- a word or group of words that completes a grammatical construction in the predicate and that describes or is identified with the subject or object, as small in The house is small or president in They elected her president.Compare object complement, subject complement.
- any word or group of words used to complete a grammatical construction, especially in the predicate, including adverbials, as on the table in He put it on the table, infinitives, as to go in They are ready to go, and sometimes objects, as ball in He caught the ball.
- a system in vertebrate blood of 12 or more proteins that react in a cascade to a cell displaying immune complexes or foreign surfaces, acting in various combinations to coat the cell and promote phagocytosis, make holes in the cell wall, or enhance the inflammatory response.
- any of the proteins in the complement system, designated C1, C2, etc.
verb (used with object)
verb (used without object)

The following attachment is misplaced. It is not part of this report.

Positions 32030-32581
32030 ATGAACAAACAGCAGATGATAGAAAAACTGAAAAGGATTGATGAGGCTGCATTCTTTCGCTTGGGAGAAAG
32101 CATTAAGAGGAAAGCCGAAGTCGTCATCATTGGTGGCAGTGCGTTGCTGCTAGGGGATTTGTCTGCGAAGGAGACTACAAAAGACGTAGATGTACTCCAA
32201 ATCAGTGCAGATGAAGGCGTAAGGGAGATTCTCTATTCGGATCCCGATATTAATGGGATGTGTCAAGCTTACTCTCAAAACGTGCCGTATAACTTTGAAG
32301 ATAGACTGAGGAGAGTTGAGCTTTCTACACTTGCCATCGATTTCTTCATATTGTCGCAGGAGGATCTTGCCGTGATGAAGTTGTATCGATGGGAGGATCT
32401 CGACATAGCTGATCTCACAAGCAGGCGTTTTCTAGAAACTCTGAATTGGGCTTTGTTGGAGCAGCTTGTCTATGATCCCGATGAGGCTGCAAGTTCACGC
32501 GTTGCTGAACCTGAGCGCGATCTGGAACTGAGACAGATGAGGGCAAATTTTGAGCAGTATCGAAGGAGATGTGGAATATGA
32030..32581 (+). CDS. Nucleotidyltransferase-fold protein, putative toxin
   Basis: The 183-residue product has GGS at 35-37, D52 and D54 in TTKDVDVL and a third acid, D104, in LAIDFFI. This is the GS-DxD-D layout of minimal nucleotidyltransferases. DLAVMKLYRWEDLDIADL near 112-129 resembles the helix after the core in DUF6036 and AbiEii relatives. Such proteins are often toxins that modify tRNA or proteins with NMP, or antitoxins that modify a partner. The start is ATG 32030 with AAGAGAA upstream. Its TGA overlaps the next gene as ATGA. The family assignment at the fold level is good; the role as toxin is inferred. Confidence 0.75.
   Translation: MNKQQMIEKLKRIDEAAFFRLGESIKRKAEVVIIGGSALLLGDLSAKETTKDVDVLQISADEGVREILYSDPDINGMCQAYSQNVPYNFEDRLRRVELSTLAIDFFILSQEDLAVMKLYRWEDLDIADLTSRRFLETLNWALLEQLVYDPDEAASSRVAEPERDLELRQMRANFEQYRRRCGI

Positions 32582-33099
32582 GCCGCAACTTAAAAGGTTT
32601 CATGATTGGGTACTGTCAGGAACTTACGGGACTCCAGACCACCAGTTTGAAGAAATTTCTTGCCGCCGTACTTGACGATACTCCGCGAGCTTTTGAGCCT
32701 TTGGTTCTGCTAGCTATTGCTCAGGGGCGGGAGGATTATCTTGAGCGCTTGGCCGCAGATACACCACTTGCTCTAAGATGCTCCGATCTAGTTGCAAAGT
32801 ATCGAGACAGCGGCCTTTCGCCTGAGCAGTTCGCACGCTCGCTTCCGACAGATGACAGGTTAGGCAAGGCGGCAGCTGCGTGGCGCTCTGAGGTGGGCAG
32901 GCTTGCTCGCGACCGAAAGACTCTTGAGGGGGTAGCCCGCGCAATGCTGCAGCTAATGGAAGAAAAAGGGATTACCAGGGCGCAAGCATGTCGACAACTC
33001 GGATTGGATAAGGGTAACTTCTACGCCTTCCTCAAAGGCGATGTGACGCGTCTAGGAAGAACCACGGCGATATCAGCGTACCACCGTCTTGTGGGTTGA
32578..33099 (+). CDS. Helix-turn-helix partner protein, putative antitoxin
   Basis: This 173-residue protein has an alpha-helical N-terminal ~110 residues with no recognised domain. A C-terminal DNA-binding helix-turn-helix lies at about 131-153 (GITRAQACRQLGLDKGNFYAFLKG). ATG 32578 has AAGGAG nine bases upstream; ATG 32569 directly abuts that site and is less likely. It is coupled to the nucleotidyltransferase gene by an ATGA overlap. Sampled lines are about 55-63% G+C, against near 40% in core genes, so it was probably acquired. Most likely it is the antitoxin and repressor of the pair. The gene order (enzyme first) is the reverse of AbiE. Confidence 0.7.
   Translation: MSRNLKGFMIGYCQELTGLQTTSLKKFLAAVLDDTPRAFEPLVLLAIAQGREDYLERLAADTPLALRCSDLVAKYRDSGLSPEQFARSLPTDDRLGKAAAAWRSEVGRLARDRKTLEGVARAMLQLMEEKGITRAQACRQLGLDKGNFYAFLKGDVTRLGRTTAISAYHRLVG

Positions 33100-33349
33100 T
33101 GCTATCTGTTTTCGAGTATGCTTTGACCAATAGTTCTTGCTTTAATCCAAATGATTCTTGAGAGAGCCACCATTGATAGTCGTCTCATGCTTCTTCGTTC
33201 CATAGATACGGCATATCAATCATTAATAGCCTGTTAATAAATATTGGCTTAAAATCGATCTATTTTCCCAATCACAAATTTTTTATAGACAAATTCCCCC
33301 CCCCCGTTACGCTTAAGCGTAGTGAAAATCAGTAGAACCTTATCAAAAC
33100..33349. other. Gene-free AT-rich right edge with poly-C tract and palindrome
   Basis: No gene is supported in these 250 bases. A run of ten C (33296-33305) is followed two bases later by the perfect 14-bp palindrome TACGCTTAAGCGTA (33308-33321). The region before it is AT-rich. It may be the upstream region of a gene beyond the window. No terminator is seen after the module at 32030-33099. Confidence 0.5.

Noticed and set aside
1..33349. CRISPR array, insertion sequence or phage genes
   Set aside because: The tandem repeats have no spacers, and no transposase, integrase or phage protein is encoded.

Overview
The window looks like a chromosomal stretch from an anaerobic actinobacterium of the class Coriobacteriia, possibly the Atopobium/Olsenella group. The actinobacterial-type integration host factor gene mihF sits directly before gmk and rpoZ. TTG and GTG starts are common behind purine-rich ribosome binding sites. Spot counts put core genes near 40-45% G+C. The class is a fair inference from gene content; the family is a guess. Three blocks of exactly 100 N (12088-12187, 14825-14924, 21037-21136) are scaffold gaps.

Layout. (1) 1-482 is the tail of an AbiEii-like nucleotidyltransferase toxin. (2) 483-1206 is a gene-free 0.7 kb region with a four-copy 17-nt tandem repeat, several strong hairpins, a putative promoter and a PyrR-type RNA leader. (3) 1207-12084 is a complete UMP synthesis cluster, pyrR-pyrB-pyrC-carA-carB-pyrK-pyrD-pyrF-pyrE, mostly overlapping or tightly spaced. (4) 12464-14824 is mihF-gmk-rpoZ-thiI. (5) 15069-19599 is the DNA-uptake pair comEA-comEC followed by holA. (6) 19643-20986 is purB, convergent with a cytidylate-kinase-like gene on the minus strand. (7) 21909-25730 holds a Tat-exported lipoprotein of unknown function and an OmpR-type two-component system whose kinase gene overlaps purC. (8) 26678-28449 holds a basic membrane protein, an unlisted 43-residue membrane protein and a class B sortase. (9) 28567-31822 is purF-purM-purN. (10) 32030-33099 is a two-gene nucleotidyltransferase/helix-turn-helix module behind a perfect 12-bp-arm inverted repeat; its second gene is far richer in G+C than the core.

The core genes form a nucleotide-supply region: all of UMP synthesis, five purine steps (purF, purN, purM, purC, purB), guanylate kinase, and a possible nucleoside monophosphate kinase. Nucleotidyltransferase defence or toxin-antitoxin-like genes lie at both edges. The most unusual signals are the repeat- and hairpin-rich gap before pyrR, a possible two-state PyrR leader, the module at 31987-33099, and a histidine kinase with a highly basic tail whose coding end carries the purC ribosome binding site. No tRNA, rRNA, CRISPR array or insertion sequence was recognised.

Origin of complement
- a noun phrase that follows a copula or similar verb, as for example an idiot in the sentence He is an idiot
- a clause that serves as the subject or direct object of a verb or the direct object of a preposition, as for example that he would be early in the sentence I hoped that he would be early
Word Origin for complement
late 14c., "that which completes," from Old French compliement "accomplishment, fulfillment" (14c., Modern French complément), from Latin complementum "that which fills up or completes," from complere "fill up" (see complete (adj.)). Originally also having senses which were taken up c.1650-1725 by compliment.
1610s, "exchange courtesies," from complement (n.). Meaning "make complete" is from 1640s. Related: Complemented; complementing.